On a vibrant late October day last year, the kind of day where the sky is so blue it doesn’t look real, a small group of men and women stood in the shadow of the Abbey of Gethsemani. Before them were several identical small white crosses. On one of the crosses was a simple plaque:
Father Louis Merton
Died Dec. 10, 1968
For a week, they had been learning about the writing, the poetry, the art and the international influence of this man, better known to the world as Thomas Merton. But here, in the cloistered place where he spent his last 27 years, they experienced a little of what daily life was like for Father Louis—working harmoniously with his brothers, singing together with one voice, neither expecting nor receiving special treatment.
Twice a year, in the fall and in the spring, Bellarmine University offers “A Week with Thomas Merton” as part of the Road Scholar program, an international not-for-profit educational travel organization created in 1975 by Elderhostel that offers 5,500 tours in all 50 states and 150 countries.
The 21 participants in October’s Merton program arrived from California, Indiana, Massachusetts, Minnesota, Michigan, North Carolina, New Jersey, Ohio, Pennsylvania, Vermont and Washington state. Only two were from Kentucky. Some knew very little about Merton; others, like Tom McEnaney of New Jersey, had had nearly a lifetime relationship with his work. He read Merton’s Conjectures of a Guilty Bystander in the late 1960s, he said, and the book accompanied him through 26 years in the Navy. “It was a comfort to have him with me.”
Mr. McEnaney had visited Gethsemani once before, but the Road Scholar program taught him things he hadn’t known about Merton, such as his embrace of ecumenism and his commitment to social issues.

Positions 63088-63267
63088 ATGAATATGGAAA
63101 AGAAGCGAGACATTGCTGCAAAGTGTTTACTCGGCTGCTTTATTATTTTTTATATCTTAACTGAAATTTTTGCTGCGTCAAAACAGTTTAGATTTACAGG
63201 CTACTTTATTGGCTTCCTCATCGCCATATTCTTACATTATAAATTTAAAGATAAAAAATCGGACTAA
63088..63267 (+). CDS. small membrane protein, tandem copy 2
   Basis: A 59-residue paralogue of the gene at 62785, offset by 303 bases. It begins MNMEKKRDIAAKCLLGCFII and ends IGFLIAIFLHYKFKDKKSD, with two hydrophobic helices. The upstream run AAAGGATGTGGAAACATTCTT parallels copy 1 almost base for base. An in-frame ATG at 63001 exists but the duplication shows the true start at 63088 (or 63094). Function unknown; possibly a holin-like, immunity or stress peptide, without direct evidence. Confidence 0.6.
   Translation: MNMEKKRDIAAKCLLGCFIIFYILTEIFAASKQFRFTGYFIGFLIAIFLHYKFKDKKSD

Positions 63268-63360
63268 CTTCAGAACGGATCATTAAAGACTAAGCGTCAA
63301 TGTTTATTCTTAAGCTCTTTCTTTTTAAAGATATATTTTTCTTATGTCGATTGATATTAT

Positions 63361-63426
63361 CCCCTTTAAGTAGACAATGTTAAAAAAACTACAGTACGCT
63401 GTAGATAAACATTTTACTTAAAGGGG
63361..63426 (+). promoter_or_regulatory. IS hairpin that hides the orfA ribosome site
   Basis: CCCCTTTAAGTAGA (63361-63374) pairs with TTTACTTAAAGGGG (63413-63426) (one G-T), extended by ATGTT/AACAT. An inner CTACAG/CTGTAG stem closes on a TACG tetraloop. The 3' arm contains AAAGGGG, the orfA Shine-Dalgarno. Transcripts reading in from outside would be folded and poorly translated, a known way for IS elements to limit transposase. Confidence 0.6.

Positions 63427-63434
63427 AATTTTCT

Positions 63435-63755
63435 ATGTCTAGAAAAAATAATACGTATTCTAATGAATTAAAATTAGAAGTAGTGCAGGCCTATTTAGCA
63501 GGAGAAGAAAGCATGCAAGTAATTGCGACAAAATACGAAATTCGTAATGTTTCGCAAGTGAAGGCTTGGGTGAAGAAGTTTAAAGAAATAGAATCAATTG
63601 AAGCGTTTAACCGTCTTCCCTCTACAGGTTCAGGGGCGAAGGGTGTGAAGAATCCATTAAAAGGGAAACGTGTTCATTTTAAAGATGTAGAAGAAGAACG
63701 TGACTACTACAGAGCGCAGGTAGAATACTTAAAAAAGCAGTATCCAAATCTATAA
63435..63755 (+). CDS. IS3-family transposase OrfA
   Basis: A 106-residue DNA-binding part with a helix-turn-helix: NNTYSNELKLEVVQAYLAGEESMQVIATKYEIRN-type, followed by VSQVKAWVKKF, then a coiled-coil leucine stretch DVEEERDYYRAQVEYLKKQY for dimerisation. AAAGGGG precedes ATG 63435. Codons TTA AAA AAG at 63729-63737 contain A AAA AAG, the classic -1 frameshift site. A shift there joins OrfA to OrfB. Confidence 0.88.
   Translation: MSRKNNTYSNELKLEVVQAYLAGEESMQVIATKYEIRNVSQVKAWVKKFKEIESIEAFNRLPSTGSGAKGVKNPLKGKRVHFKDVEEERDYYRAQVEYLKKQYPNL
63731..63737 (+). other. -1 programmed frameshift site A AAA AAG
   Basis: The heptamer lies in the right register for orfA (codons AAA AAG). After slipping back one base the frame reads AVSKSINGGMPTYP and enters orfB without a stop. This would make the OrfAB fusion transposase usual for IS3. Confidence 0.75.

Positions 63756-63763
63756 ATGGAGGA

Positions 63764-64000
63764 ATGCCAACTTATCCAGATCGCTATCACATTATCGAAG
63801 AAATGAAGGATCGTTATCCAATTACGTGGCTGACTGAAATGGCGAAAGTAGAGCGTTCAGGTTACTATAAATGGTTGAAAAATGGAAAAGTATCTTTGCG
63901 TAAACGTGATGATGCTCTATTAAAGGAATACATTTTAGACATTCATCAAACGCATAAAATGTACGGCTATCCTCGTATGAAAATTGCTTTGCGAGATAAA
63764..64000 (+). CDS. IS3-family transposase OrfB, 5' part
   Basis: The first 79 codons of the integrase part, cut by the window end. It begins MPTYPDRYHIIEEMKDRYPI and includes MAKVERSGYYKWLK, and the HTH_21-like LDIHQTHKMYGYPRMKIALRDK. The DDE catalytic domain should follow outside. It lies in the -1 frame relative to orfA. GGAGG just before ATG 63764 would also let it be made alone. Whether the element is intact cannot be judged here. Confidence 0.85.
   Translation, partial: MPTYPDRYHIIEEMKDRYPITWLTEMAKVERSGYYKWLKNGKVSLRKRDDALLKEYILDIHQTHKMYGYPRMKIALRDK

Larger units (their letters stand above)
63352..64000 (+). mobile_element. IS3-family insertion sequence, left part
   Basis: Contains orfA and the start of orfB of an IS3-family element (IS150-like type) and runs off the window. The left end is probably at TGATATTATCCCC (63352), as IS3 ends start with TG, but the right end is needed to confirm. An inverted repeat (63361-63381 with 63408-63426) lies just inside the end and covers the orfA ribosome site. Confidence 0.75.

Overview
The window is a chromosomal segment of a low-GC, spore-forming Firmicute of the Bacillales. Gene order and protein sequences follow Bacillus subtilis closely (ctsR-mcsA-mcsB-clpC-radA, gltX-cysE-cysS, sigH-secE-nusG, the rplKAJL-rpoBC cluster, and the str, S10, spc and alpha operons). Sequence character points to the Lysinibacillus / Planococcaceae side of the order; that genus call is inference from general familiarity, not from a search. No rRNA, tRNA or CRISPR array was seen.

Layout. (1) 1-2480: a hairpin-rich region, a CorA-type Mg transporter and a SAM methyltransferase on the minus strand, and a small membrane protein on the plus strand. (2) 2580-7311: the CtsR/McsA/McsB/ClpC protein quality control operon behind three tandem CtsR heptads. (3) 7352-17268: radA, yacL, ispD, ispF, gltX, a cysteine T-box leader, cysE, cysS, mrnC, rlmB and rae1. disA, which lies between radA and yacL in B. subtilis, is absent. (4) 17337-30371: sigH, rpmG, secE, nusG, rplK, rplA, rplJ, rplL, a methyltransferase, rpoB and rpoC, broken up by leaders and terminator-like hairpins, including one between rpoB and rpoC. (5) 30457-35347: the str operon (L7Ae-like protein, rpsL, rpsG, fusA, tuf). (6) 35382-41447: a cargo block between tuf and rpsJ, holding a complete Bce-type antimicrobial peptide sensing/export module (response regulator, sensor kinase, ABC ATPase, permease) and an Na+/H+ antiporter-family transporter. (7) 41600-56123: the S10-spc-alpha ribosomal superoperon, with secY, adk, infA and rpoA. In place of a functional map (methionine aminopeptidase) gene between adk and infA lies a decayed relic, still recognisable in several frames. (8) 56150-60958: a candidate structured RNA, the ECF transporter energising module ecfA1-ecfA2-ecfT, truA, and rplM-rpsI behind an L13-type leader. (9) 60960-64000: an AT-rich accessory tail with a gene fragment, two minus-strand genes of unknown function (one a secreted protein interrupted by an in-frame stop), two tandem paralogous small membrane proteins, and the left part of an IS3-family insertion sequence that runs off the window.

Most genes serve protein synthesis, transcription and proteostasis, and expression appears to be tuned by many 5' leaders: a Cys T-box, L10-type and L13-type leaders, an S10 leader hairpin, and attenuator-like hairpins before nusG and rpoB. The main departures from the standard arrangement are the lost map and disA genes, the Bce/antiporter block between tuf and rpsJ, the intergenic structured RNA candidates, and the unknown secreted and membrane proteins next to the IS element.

In a session called “Merton the Artist,” Dr. Paul Pearson, director of Bellarmine’s Merton Center, described how Merton’s art changed in the early 1960s to reflect his evolution from a “world-denying monk” to the “world-embracing monk of his last decade,” the one who was compelled to address controversial issues such as racism and the war in Vietnam. His representational art “no longer represented the agony of the age,” Dr. Pearson said.
A journal entry from Oct. 28, 1960, marks Merton’s precise point of departure to the abstracts he called “calligraphies,” he said. This dichotomy is reflected in the Merton Center, where Merton’s early work is displayed on the right side of the main conference room and the abstracts on the left.
Just as Merton’s “new” writing was disturbing to some readers, this new artwork was not initially popular. In 1964, 26 calligraphies in a traveling exhibition were available for purchase, with the proceeds intended to support a scholarship for an African-American student at Spalding College in Louisville. Merton wrote to a friend: “None were sold in Milwaukee where the price was a hundred and fifty dollars. Now we are down to a hundred. If you wait until we crawl out of Santa Barbara, Cal. in September they will be ten cents apiece with a sheaf of green coupons into the bargain.” (Now extremely rare, the calligraphies have sold for as much as $5,000 each, Dr. Pearson said.)
The Road Scholars visited Merton Square in downtown Louisville, where on March 18, 1958, Merton had his “shining like the sun” epiphany; and they toured St. Joseph Proto-Cathedral in Bardstown, the first Catholic cathedral built west of the Allegheny Mountains. But the highlight of the week was the pilgrimage to Gethsemani, an unadorned white brick-and-limestone structure that rises from the rolling hills 15 miles southwest of Bardstown.
They listened as the monks’ voices rose to the exposed beams of the chapel during the Office of Nones. They walked in contemplation in the gardens where Merton once walked. And they stood in silence at his grave, indistinguishable from those of the other monks.
Like Merton, it was simple, and it was profound.
Story and Photo by Carla Carlton | email@example.com